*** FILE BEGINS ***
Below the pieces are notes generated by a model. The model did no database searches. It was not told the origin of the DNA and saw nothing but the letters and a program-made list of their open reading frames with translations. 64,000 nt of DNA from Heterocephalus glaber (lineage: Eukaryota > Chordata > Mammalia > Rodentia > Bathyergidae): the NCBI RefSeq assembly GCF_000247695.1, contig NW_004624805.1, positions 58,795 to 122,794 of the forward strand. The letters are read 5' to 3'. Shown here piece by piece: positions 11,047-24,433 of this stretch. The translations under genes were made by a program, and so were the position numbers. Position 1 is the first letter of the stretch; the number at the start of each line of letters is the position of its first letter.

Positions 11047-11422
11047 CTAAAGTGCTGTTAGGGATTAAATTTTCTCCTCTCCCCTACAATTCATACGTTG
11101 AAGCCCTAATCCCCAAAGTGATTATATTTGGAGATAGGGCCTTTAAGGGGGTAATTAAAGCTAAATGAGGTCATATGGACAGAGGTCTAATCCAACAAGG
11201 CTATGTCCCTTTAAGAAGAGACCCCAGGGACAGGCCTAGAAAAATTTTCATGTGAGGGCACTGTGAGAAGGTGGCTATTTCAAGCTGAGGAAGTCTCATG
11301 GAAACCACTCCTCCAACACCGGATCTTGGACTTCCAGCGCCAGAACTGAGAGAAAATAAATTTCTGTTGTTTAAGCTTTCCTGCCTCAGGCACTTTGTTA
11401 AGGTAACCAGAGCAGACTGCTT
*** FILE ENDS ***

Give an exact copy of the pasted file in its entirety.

Below the pieces are notes generated by a model. The model did no database searches. It was not told the origin of the DNA and saw nothing but the letters and a program-made list of their open reading frames with translations. 64,000 nt of DNA from Heterocephalus glaber (lineage: Eukaryota > Chordata > Mammalia > Rodentia > Bathyergidae): the NCBI RefSeq assembly GCF_000247695.1, contig NW_004624805.1, positions 58,795 to 122,794 of the forward strand. The letters are read 5' to 3'. Shown here piece by piece: positions 11,047-24,433 of this stretch. The translations under genes were made by a program, and so were the position numbers. Position 1 is the first letter of the stretch; the number at the start of each line of letters is the position of its first letter.

Positions 11047-11422
11047 CTAAAGTGCTGTTAGGGATTAAATTTTCTCCTCTCCCCTACAATTCATACGTTG
11101 AAGCCCTAATCCCCAAAGTGATTATATTTGGAGATAGGGCCTTTAAGGGGGTAATTAAAGCTAAATGAGGTCATATGGACAGAGGTCTAATCCAACAAGG
11201 CTATGTCCCTTTAAGAAGAGACCCCAGGGACAGGCCTAGAAAAATTTTCATGTGAGGGCACTGTGAGAAGGTGGCTATTTCAAGCTGAGGAAGTCTCATG
11301 GAAACCACTCCTCCAACACCGGATCTTGGACTTCCAGCGCCAGAACTGAGAGAAAATAAATTTCTGTTGTTTAAGCTTTCCTGCCTCAGGCACTTTGTTA
11401 AGGTAACCAGAGCAGACTGCTT